Learn how to make a deep-dish Dutch apple pie, a spectacular dessert with a crunchy crust, tons of apples, and a generous sprinkle of spices.
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A craving for this impressive, deep-dish apple pie has been returning to me every fall ever since I first visited Amsterdam back in 2010.
In Amsterdam, the apple pie—or appeltaart, as it is called in Dutch—is queen. It’s sold in every bakery and featured on every café menu–where it is sometimes the only sweet option on offer. Everyone makes their apple pie slightly differently, but one thing’s for sure: it never looks like a classic North American apple pie. The North American apple pie is thin and the apples are generally enclosed between two sheets of pastry, one at the bottom and the other one at the top, and the top can be cut out or latticed.
The Dutch apple pie looks almost like a cake. It is baked in a springform pan and the pastry is sweet with a sablé-like texture. The crust, instead of being rolled, is pressed into the bottom and the sides of the pan. Firm apples are used (or a mix of firm and a couple of softer apples) so that the pie keeps its shape and the apple pieces are still clearly visible when the pie is sliced. The filling is flavored with raisins, spices, lemon juice, and sometimes nuts and liqueur. Some Dutch apple pies have an “open top,” which allows you to admire the sheer amount of apples you’re about to devour in pie form. Other versions sport a crumble-like topping. A slice of Dutch apple pie is usually served room temperature or cold, and it is often garnished with whipped cream.
A piece of appletaart at the ‘t Smalle Café, Amsterdam:
One Amsterdam café has the reputation of being the Dutch apple pie institution: Winkel Café, located in the trendy Jordaan neighborhood of the city. Winkel Café is featured in every guidebook and I have to say, their pie does live up to its reputation. It’s the best I’ve had in Amsterdam–so much so that I went back more than once and even had it for breakfast! The dream of making Dutch apple pie hatched in my mind from the very first appeltaart bite I had in Amsterdam.
The famous Winkel apple pie, in Amsterdam:
I believe what makes Winkel’s version of the Dutch apple pie so addictive is the crust: it’s sweet, crumbly, and crunchy. The top of their pie is especially satisfying because it’s thinner and less pressed so that it eats more like a crumble than a classic pie.
I searched around for a long time to find a recipe that was similar to the Dutch apple pie I enjoyed at Winkel, but it turns out their recipe is a well-kept secret! I found hundreds of people asking for the recipe online, yet no replies. I tested many different recipes and tweaked ratios to eventually come up with a dessert that’s very close to the famous Winkel apple pie. This Dutch apple pie is spectacular: the crust is crunchy and sweet and the apples taste pure and bright. It’s a great dessert to serve to company–I think it would even make a great birthday cake for someone who was born in the fall. Of course, it’s also great for breakfast or just as a snack.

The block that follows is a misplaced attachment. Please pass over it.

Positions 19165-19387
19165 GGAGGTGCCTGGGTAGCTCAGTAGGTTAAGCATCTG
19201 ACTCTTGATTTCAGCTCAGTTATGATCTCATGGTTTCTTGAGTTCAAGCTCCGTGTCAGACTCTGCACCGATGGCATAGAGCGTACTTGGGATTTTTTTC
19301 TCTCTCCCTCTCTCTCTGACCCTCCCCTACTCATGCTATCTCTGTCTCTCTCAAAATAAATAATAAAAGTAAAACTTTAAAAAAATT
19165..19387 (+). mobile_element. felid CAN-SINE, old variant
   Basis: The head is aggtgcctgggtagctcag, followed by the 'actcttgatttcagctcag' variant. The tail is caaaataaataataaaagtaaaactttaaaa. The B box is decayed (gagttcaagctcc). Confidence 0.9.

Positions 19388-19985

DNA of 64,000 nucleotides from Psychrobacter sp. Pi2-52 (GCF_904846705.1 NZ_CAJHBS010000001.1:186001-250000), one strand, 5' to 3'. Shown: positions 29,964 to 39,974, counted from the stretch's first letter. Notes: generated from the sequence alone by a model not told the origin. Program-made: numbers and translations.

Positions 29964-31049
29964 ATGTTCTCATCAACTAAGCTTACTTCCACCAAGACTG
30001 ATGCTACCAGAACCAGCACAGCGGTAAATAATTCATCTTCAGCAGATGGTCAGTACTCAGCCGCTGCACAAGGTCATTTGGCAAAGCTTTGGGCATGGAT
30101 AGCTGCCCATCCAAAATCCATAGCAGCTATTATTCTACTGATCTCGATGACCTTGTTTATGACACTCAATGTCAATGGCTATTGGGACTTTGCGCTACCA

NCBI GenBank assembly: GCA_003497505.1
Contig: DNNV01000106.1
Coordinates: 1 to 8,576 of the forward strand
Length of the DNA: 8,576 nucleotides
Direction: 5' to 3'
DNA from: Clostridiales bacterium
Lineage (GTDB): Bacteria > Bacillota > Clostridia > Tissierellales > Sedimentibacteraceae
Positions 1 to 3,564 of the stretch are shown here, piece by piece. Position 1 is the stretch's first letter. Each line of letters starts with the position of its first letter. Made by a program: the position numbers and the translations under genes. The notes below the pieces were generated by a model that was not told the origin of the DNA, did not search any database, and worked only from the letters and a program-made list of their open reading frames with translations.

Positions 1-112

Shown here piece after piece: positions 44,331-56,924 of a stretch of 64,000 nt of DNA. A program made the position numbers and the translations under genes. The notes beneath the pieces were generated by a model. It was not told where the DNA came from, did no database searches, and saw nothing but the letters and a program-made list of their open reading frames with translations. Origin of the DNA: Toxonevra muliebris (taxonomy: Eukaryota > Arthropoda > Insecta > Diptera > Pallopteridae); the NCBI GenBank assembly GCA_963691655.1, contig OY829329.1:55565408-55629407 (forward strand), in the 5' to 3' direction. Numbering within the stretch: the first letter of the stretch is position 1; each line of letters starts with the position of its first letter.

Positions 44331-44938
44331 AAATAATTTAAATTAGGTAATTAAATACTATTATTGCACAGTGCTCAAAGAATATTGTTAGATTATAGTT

If you can’t make it to Winkel, make Dutch apple pie at home: I’m sure you’ll quickly become a fan, too!
GET A PRINTABLE VERSION OF THE RECIPE: I’ll first break down the recipe into detailed steps with helpful pictures, but you can also skip it and jump to a printable version of the recipe at the bottom of the post, if that’s what you’re looking for.
Prep Time: 60 minutes
Cook Time: 80 minutes
For the crust
1 1/2 cups (340 g) butter, cubed, at room temperature
1 1/3 cups (295 g) brown sugar, packed
Pinch of kosher salt, or fine sea salt
2 eggs, beaten
5 cups (625 g) all-purpose flour
For the Dutch spice mix (speculaaskruiden)
4 tsp (20 ml) ground cinnamon
1 tsp (5 ml) ground cloves
1 tsp (5 ml) grated nutmeg
1/2 tsp (2 ml) ground ginger
1/4 tsp (1 ml) ground white pepper
1/4 tsp (1 ml) ground cardamom
1/4 tsp (1 ml) ground coriander
1/4 tsp (1 ml) ground aniseeds
For the filling
7 firm apples (such as Braeburn, Gala, or Cortland)
3 soft apples (such as Golden Delicious or Pink Lady)
1 tbsp (15 ml) finely grated orange zest (about 1/2 orange)
1 tsp (5 ml) finely grated lemon zest (about 1/2 lemon)
2 tbsp (30 ml) lemon juice (about 1/2 lemon)
1/3 cup (75 g) packed brown sugar, plus 2 tbsp (30 ml) for baking
2 tsp (10 ml) speculaaskruiden spice mix (see instructions below, or use a combination of ground cinnamon and ginger)
1 tbsp (15 ml) cornstarch
2 tbsp (30 ml) Cognac, Brandy or Calvados (optional)
1/2 cup (65 g) sultana or golden raisins
1/2 cup (57 g) chopped walnuts (optional)